Poland has become a great tourist attraction and is experiencing a growth in foreign visitors from all over the world. One of the most popular cities is Krakow, which is a classic historic site actually worth seeing. Everyone has heard the tales of the Wawel Dragon and the castle and knight battles, but Krakow is much more than that. If you are interested in something slightly different and more beautiful, Wieliczka takes it to the next level.

Experience the nature

Wieliczka is one of those rare places that are a must-see when visiting Poland. The underground pits and chambers made entirely from salt are a breath-taking masterpiece that made its way to the World Heritage list. Wieliczka was one of the major table salt producers for over seven hundred years and after it shut down its operations in 2007, the place has become a true sightseeing pinnacle. Inside the actual mine, there are countless statues, dozens of chapels and cathedrals that were carved in actual salt rocks by generations of miners. As an important national monument, Wieliczka draws over a million domestic and foreign visitors each year, so it doesn’t come as a surprise that getting there could mean waiting in a queue. Still, it is totally worth the wait.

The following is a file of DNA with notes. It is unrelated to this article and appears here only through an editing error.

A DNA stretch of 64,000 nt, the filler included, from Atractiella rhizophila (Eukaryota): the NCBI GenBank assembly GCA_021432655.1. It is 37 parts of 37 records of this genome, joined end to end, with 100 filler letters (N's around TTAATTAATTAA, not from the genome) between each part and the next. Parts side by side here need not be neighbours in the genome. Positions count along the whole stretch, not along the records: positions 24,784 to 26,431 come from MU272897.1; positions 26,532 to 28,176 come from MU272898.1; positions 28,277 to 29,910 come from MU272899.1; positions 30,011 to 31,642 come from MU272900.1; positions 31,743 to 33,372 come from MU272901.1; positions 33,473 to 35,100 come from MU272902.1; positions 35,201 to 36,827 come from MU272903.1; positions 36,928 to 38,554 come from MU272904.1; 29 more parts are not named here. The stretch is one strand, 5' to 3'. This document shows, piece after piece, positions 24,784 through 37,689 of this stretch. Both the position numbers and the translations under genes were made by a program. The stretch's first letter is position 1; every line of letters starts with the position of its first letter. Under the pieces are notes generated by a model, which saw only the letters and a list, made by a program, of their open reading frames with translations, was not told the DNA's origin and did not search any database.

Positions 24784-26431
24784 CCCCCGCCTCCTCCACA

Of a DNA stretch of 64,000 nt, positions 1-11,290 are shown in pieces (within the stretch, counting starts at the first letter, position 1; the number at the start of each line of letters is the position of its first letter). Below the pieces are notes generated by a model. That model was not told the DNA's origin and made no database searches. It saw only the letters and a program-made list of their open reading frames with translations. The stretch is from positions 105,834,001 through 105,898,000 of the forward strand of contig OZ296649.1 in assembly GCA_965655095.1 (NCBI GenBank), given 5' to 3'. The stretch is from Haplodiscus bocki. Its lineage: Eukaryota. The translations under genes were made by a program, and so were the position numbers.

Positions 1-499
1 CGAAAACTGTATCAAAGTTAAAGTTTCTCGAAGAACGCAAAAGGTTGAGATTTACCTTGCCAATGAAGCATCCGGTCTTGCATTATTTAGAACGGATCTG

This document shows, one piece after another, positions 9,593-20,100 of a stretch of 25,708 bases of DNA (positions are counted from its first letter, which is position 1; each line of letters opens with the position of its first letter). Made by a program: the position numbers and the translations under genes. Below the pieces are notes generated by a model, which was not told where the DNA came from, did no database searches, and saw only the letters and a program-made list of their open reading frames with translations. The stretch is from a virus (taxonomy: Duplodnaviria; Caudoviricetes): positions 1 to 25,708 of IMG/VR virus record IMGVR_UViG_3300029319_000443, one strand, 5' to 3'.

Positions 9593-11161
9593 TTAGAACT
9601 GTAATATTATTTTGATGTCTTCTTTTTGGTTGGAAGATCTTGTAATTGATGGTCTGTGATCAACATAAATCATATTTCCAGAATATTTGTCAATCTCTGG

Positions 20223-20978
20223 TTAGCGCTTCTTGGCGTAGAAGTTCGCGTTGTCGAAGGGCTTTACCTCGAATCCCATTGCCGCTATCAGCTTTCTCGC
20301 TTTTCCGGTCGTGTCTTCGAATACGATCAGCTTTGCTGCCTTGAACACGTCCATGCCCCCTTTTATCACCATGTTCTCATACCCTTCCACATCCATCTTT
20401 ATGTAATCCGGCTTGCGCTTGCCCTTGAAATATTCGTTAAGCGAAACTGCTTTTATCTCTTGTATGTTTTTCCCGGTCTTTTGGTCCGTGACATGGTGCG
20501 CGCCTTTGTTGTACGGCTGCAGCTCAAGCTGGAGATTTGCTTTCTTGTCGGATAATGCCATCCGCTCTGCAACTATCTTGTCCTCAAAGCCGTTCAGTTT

Further information about booking Wieliczka Salt Mine Tours are available on https://auschwitzsaltminetours.co.uk

Wieliczka mine tours for foreigners

Visiting Wieliczka salt mine doesn’t require booking tickets well in advance. Admissions can be bought on sight unless you are traveling with a larger, organized group. The general rule is that people can enter the mine only with a guide. People buy tickets and gather around, waiting for a guide to come and pick them up. The guide is, however, polish. Luckily, there are options for foreigners as well. After all, Wieliczka is a popular site visited by people from all over the world. So there are guided tours offered in various languages, but you must be aware that they take place at certain hours, unlike the polish tours. The most frequent tour is in English and if you choose to go with an English-speaking guide or simply miss your preferred language, you can go in every 30 minutes from 9 am to 5 pm. German, French, Italian, and Russian guides are available three times a day, and a Spanish tour takes place twice a day. As there are limitations for each guided tour (maximum of 40 people in one go), be sure to check in quite early to get a free spot at your preferred hour.